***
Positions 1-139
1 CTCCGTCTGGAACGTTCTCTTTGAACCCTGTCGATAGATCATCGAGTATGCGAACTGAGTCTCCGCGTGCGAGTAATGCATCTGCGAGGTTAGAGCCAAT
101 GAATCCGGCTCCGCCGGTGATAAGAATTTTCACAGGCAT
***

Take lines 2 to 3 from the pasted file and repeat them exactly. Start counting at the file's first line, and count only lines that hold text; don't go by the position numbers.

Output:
1 CTCCGTCTGGAACGTTCTCTTTGAACCCTGTCGATAGATCATCGAGTATGCGAACTGAGTCTCCGCGTGCGAGTAATGCATCTGCGAGGTTAGAGCCAAT
101 GAATCCGGCTCCGCCGGTGATAAGAATTTTCACAGGCAT